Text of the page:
September 2016
Volume 57, Issue 12
Open Access
ARVO Annual Meeting Abstract  |   September 2016
Protective association of ultraviolet B (UVB) exposure on myopia risk, independent of years in education, and interaction with serum vitamin D in an adult European population (EUREYE)
Author Affiliations & Notes
  • Katie Williams
    Departments of Ophthalmology & Twin Research, King's College London, London, United Kingdom
  • Ruth E Hogg
    Centre for Experimental Medicine, Institute of Clinical Science, Queen's University Belfast, Belfast, United Kingdom
  • Christopher J Hammond
    Departments of Ophthalmology & Twin Research, King's College London, London, United Kingdom
  • Usha Chakravarthy
    Centre for Experimental Medicine, Institute of Clinical Science, Queen's University Belfast, Belfast, United Kingdom
  • Mati Rahu
    Department of Epidemiology and Biostatistics, National Institute for Health Development, Tallinn, Estonia
  • Johan Seland
    Eye Department, University of Bergen, Bergen, Norway
  • Gisele Soubrane
    Department of Ophthalmology, Hotel Dieu de Paris, University Paris Descartes-1, Paris, France
  • Laura Tomazzoli
    Clinica Oculistica, Università degli Studi di Verona, Verona, Italy
  • Fotis Topouzis
    Department of Ophthalmology, Aristotle University of Thessaloniki School of Medicine, Thessaloniki, Greece
  • Astrid Fletcher
    Faculty of Epidemiology & Population Health, London School of Hygiene and Tropical Medicine, London, United Kingdom
  • Footnotes
    Commercial Relationships   Katie Williams, None; Ruth Hogg, None; Christopher Hammond, None; Usha Chakravarthy, None; Mati Rahu, None; Johan Seland, None; Gisele Soubrane, None; Laura Tomazzoli, None; Fotis Topouzis, None; Astrid Fletcher, None
  • Footnotes
    Support  EUREYE was supported by the European Commission Vth Framework (QLK6-CT-1999-02094) with additional funding for cameras provided by the Macular Disease Society UK. M. Rahu was financed by the Estonian Ministry of Education and Science (target funding 01921112s02 and SF0940026s07). Funding for serum vitamin D analyses was provided by Guide Dogs for the Blind (OR2011-05d). KMW acknowledges financial support from a Medical Research Council (UK) Clinical Research Training Fellowship.
Investigative Ophthalmology & Visual Science September 2016, Vol.57, No Pagination Specified. doi:
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      Katie Williams, Ruth E Hogg, Christopher J Hammond, Usha Chakravarthy, Mati Rahu, Johan Seland, Gisele Soubrane, Laura Tomazzoli, Fotis Topouzis, Astrid Fletcher; Protective association of ultraviolet B (UVB) exposure on myopia risk, independent of years in education, and interaction with serum vitamin D in an adult European population (EUREYE). Invest. Ophthalmol. Vis. Sci. 201657(12):.

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      © ARVO (1962-2015); The Authors (2016-present)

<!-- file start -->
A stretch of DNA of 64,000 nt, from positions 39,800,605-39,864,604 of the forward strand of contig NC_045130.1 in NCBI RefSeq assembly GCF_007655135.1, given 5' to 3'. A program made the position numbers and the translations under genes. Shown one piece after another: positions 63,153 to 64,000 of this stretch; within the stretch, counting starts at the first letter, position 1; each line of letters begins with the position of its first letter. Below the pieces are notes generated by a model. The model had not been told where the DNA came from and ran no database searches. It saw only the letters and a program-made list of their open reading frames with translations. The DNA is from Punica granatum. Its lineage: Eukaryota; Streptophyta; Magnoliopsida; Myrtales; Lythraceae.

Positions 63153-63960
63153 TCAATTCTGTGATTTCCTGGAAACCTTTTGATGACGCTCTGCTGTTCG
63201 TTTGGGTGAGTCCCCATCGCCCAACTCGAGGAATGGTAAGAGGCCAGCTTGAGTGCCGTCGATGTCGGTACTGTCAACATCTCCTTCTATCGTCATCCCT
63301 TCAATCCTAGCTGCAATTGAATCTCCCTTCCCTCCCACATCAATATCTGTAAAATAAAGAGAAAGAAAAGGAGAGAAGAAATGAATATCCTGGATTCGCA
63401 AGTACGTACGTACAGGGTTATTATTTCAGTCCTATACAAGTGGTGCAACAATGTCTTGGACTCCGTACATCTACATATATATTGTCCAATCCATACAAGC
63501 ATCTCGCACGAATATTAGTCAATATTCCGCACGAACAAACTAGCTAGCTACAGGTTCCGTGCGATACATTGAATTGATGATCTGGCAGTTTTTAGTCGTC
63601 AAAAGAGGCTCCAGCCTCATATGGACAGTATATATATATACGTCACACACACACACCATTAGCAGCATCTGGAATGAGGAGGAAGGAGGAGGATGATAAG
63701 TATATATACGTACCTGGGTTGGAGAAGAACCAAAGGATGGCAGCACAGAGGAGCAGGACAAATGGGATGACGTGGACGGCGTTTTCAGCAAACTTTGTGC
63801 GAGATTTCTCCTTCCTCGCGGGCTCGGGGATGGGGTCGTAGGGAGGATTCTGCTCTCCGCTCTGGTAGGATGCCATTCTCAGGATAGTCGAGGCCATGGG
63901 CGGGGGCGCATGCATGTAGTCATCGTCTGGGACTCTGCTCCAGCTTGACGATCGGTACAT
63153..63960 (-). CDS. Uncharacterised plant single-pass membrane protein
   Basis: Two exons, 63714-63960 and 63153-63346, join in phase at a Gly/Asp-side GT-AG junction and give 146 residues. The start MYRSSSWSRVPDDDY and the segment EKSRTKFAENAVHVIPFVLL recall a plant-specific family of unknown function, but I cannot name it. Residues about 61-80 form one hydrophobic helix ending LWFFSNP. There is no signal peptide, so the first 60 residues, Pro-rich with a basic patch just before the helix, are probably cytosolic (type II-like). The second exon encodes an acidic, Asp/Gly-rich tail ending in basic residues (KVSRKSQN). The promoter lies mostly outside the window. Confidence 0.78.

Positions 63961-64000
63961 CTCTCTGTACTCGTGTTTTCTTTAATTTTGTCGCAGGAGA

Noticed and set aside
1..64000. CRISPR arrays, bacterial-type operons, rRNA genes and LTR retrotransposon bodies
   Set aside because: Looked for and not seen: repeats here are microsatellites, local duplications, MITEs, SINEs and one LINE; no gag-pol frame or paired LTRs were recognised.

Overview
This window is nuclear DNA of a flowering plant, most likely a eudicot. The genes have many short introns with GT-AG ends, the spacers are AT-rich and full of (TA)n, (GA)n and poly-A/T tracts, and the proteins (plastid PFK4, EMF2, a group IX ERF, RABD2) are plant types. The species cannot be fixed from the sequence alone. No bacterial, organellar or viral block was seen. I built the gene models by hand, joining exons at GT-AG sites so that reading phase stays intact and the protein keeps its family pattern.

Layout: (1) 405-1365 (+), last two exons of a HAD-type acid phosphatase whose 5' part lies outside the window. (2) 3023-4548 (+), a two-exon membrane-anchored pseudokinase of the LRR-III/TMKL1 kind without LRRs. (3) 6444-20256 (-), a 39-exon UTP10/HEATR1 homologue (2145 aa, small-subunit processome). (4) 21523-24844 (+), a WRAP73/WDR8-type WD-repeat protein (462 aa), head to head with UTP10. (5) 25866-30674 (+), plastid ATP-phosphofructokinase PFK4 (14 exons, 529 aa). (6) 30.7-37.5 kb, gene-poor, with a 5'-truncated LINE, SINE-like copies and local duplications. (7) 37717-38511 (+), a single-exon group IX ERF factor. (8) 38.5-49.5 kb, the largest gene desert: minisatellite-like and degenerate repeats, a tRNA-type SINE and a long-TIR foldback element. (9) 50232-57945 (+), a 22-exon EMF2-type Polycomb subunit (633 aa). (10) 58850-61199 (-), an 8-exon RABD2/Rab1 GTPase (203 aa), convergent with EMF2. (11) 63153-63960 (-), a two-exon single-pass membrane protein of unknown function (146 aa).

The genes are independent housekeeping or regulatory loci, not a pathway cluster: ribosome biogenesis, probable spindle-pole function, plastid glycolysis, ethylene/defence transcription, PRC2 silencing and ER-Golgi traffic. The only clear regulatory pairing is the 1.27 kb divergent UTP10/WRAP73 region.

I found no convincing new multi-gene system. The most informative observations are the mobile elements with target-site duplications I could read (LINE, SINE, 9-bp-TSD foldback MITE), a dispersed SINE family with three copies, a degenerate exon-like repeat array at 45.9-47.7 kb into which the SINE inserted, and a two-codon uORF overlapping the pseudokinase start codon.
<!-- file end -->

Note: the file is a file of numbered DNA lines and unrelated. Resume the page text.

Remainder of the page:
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Abstract

Purpose : The protective effect of time spent outdoors on myopia risk is well established. We investigated the association of measures related to time spent outdoors, namely adult lifetime ultraviolet B (UVB) exposure and serum Vitamin D3 (25(OH)D3), with myopia.

Methods : EUREYE is a Europe-wide, cross-sectional, random population-based study. Participants underwent refraction and visual acuity measurement, were interviewed for adult lifetime outdoor exposure (from age 14), education, diet and medical history, and gave blood for antioxidant and 25(OH)D3 measurement. UVB exposure was calculated by combining meteorological and questionnaire data. Myopia was defined as mean spherical equivalent ≤-0.75 diopters or VA >0.3 LogMAR without optical correction. Based on 3168 participants (371 myopes, 2797 non-myopes, mean age at refraction = 72 years), we used logistic regression models to investigate the association of UVB, education and 25(OH)D3 with myopia.

Results : Lifetime UVB exposure was associated with reduced adjusted odds ratio (OR) of myopia (0.72 per one standard deviation increase of UVB, 95% confidence interval (CI) 0.56-0.93). This association was strongest in late adolescence and early adulthood. Although individuals in the highest tertile of years of education had twice the OR of myopia (2.08, 95% CI 1.41-3.06), adjusting UVB exposure for years in education had minimal effect on the association. 25(OH)D3 was not directly associated with myopia risk, but there was an interaction between myopia, serum 25(OH)D3 and UVB with an additive effect on myopia risk for varying serum 25(OH)D3 levels. An unexpected finding was reduced odds of myopia for those with high levels of plasma lutein (5th quintile plasma lutein, OR myopia = 0.57, 95% CI 0.46-0.72).

Conclusions : Increased UVB exposure over adult life was associated with reduced odds of myopia, independent of years of education. This effect appeared greatest in younger adults and would suggest UVB may be one of the factors that contribute to the known beneficial effects of time spent outdoors. Our findings on an interaction between serum 25(OH)D3 levels, UVB and myopia risk and also an association between high plasma lutein and myopia require confirmation.

This is an abstract that was submitted for the 2016 ARVO Annual Meeting, held in Seattle, Wash., May 1-5, 2016.

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